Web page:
A defeated state Senate candidate is suing DeKalb County elections officials over her loss to the Senate Democratic leader, alleging that people were allowed to vote in the race in at least one precinct after state law requires polls to close.
Sabrina McKenzie, an ordained minister who teaches liturgical dance, also alleges that some voters got the wrong ballots and she questioned the number of provisional ballots counted. She is asking the court to call for a new election.
McKenzie is challenging her narrow loss to Senate Minority Leader Steve Henson in the May primary, which she lost by 111 votes, according to official results from the Secretary of State’s Office. A recount requested by McKenzie in June upheld the May result.
McKenzie is suing the DeKalb County Board of Voter Registration and Elections and its director, Erica Hamilton, as well as Henson and Secretary of State Brian Kemp, who is in charge of overseeing the state’s elections.
All have asked for the case to be dismissed.
Four days after filing the complaint on McKenzie’s behalf, her attorneys, Jerry Wilson and Wayne Kendall, asked the court to remove them from the case. McKenzie said she has hired a new attorney, but she declined to comment further.
In her suit, McKenzie alleges that “upon information and belief” at least one polling location allowed voters in the building after 7 p.m., when the polls are scheduled to close. She alleges that “at least two” voting machines were programmed with the wrong ballots, and she questioned why only 23 provisional ballots were counted in the results for a county with 36 precincts.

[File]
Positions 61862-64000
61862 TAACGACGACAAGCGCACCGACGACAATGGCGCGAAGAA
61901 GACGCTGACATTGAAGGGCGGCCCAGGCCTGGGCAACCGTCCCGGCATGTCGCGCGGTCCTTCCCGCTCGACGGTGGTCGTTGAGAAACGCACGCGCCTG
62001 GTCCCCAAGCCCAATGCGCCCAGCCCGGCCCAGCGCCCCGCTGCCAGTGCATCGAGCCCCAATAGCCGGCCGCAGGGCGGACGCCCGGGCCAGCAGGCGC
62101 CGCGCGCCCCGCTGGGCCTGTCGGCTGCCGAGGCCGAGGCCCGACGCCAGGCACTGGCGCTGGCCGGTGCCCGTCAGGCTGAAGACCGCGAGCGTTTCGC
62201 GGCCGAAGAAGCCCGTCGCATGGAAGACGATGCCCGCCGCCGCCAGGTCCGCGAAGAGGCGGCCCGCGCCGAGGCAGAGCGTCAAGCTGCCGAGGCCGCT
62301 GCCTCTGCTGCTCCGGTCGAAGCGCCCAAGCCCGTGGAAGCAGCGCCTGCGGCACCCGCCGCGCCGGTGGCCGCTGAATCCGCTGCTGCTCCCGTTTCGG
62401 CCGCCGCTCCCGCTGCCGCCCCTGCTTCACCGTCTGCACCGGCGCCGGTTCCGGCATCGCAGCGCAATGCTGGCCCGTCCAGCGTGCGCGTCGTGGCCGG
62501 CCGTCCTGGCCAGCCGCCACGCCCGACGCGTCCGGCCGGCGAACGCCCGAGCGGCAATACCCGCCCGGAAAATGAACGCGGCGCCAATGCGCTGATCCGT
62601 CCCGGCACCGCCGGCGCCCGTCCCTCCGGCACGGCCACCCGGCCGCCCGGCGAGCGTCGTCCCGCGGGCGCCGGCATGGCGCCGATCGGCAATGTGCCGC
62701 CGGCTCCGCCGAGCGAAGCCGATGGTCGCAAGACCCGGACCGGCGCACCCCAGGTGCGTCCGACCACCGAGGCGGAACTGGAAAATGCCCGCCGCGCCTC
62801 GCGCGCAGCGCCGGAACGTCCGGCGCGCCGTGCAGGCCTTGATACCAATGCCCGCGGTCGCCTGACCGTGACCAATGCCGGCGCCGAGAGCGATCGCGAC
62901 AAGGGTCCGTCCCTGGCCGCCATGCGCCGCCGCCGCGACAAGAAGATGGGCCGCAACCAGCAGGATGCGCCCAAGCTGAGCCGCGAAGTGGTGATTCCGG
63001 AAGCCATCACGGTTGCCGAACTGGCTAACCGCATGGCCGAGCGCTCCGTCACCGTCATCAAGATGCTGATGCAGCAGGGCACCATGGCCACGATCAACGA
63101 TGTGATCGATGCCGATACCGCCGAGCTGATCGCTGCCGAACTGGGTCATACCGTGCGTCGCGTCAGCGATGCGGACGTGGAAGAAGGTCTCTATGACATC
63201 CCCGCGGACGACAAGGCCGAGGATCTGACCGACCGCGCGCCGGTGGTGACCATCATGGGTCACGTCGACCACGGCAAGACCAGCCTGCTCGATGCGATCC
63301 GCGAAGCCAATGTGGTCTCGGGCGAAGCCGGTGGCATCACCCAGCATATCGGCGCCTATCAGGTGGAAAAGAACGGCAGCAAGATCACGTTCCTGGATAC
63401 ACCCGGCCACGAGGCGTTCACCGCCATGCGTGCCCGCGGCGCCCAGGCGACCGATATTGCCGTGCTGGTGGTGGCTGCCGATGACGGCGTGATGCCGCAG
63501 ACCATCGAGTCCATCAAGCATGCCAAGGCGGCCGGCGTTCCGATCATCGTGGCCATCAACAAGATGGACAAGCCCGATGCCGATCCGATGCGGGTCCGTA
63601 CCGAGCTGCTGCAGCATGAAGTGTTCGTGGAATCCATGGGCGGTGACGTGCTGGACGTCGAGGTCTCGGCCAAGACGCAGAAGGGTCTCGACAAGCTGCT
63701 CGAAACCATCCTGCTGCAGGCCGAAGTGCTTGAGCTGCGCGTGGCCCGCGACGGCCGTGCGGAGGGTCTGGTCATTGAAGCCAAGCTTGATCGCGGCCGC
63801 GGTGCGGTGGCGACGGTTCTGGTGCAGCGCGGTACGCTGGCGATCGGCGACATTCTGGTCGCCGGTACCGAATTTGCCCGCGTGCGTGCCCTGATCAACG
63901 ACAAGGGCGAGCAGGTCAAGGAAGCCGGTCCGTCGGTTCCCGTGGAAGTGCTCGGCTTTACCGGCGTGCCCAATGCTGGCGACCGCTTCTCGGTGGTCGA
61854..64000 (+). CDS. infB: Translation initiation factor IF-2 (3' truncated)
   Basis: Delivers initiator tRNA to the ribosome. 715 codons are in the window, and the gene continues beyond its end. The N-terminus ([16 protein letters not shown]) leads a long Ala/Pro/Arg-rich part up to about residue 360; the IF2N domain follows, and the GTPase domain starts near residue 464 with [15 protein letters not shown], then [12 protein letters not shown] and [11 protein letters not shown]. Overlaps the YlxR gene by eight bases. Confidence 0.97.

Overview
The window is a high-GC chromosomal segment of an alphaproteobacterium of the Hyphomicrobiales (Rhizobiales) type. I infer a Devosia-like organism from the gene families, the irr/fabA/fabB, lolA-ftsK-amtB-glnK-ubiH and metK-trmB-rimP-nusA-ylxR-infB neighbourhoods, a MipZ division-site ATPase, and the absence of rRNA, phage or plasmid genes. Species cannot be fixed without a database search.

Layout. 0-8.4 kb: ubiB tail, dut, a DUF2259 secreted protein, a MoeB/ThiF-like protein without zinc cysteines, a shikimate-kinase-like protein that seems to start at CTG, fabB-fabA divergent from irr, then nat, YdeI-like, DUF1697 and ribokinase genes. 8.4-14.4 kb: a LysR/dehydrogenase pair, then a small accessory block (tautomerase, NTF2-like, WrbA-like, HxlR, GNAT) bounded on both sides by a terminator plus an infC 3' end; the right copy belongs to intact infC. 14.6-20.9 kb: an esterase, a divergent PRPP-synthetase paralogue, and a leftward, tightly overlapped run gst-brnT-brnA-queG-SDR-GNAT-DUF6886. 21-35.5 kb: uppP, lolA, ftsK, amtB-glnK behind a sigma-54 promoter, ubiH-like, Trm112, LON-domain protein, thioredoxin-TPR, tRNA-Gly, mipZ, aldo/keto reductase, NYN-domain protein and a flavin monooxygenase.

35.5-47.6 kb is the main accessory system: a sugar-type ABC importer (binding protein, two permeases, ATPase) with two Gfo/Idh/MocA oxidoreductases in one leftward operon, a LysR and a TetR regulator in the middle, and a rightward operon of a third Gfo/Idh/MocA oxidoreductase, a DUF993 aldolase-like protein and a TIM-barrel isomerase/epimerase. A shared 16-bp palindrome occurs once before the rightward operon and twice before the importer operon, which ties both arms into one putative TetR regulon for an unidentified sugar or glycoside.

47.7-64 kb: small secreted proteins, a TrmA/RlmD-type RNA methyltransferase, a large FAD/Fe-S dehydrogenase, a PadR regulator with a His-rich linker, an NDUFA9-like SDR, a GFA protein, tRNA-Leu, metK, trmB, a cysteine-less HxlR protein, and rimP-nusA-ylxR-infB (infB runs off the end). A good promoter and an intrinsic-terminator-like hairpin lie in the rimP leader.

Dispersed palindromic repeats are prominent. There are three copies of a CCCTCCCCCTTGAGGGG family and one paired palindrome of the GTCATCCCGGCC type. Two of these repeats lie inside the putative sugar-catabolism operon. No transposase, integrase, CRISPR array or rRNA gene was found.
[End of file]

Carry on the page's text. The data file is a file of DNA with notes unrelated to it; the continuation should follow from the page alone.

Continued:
In calling for the case to be dismissed, lawyers for Hampton, Henson and Kemp each argued that McKenzie did not file her petition within the statute of limitations — five days after the results were certified on May 25.
In his request for a judge to dismiss the case, Henson’s lawyer, Scott Holcomb, said the senator has no knowledge of validity of McKenzie’s claims and should not be included in the suit.
“This case has no merit. Period,” Holcomb told The Atlanta Journal-Constitution. Holcomb serves in the state House of Representatives.
Henson has served in the Senate for 24 years, first spending eight years in the chamber before leaving in 1998 to run unsuccessfully for labor commissioner. The Stone Mountain resident returned in 2002 and has been the Senate’s Democratic leader since 2011.
No hearing has been set in the case. If the case is not resolved before November, Henson will automatically win the general election and return to the Senate next year since no Republican is running in the contest.
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